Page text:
by Ralph Routon
If you ever wanted to see how a pre-election candidates forum should work, you should have been among the 160 or so people who crammed into the Westside Community Center on Tuesday night for an event sponsored by the Organization of Westside Neighbors.
It wasn't perfect, but it was definitely enlightening.
The forum covered the mayoral race as well as the City Council at-large and District 3 battles, with a few candidates missing. Steve Bach was the only absentee among the mayoral group, with the other eight filling the stage. Of the 16 vying for five at-large seats, only Tim Leigh and Dawn Lloyd couldn't make it. Leigh had a representative there, handing out fliers and saying Leigh was in Florida.
Lisa Czelatdko and Michael Merrifield led off, with the OWN sponsors squarely in that district. Both made their usual points with no real surprises. But one recurring question, asking everyone whether they would support collective bargaining for city employees, separated the two. Czelatdko answered "no" while Merrifield hedged, as others did later.
From there, though, the at-large Council candidates (who took the stage in three groups) and the mayoral crowd provided some interesting comments and quotes.
Among the at-large campaigners:
Newcomer Brandy Williams did a nice job selling herself as a civil engineer who could bring needed expertise on Utilities issues.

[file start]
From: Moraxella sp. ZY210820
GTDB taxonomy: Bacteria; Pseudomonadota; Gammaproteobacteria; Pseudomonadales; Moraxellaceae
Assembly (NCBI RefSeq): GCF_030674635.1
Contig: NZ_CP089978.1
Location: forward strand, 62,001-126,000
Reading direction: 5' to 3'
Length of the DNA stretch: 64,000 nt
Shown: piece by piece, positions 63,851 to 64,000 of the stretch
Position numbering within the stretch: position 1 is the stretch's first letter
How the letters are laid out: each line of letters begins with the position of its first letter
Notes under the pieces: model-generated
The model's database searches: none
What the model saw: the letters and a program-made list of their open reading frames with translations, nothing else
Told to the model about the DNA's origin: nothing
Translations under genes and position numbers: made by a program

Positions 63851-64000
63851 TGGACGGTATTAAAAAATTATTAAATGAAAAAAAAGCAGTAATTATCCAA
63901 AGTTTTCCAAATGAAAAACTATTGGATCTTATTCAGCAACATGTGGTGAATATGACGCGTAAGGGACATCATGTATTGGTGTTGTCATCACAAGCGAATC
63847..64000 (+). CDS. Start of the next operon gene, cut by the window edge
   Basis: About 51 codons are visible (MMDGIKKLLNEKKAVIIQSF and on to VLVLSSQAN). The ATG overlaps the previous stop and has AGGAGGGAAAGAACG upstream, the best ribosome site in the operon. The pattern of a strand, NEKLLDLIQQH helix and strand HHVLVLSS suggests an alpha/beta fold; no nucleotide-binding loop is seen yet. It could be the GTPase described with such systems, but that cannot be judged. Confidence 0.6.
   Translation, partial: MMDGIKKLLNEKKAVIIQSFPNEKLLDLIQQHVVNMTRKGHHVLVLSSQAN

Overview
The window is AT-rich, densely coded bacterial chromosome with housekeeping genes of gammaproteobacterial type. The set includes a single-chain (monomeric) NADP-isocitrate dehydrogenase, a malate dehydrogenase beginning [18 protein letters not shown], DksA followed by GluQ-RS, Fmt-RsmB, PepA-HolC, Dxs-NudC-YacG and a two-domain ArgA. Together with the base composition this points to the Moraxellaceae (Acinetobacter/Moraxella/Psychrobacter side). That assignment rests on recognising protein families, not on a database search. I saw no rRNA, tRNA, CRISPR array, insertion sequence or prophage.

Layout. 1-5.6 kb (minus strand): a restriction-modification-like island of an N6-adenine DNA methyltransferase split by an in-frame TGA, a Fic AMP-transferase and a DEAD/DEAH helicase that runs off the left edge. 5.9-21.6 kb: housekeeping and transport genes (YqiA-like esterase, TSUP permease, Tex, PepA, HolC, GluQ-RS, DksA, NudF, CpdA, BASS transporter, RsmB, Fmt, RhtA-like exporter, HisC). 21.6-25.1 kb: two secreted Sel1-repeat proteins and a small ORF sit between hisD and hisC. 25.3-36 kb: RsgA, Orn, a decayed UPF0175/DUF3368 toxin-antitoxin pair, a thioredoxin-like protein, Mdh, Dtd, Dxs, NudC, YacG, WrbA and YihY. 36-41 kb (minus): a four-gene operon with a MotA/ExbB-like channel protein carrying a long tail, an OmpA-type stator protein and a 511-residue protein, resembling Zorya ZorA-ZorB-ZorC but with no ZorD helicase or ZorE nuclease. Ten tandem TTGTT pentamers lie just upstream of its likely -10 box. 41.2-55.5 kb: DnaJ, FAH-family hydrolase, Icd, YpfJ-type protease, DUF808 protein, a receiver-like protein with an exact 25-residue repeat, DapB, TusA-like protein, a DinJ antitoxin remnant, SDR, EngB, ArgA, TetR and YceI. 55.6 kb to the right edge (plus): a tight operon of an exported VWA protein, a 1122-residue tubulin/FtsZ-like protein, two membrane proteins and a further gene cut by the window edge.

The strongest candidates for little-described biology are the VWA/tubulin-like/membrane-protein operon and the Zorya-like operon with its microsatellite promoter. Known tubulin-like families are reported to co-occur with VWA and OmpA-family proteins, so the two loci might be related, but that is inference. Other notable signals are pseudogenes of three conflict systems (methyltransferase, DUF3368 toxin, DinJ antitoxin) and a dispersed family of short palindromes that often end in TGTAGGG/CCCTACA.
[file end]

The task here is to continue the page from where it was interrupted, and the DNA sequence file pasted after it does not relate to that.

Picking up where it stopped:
Sean Paige, calling himself the "accidental Councilor," said the city was not business-friendly anymore.
Bill Murray, who recently served on the Memorial Hospital citizens committee addressing ownership issues, said, "I'm not accidental. I'm here on purpose."
Helen Collins, part of Douglas Bruce's gang, answering the question of whether she would want to revise the local Taxpayer's Bill of Rights: "I have to be a TABOR supporter." Really.
Jan Martin made more than a few people gulp by saying, "This is the first time all of us have met as a group, and it's just three weeks until the election." Meaning, of course, three weeks until mail ballots go out, but that's still scary.
Then came the mayoral field. Some highlights:
Mitch Christiansen talked about "18 years of steady decline" in the city, which he called a "rudderless ship."
Phil McDonald, who's never held public office: "This is no time for on-the-ground training of a new mayor."
Kenneth Duncan: "We need to unite and stop the madness," saying he'd take less than the full salary of $95,000-plus and pay "50 percent of the health-care insurance."
Richard Skorman: "I'm the Reform Team. Not them."
Who won? Who lost? That depended on whom you liked going in, most likely. From all indications, not many minds were changed. But from the size of the crowd, it's obvious the level of interest is high.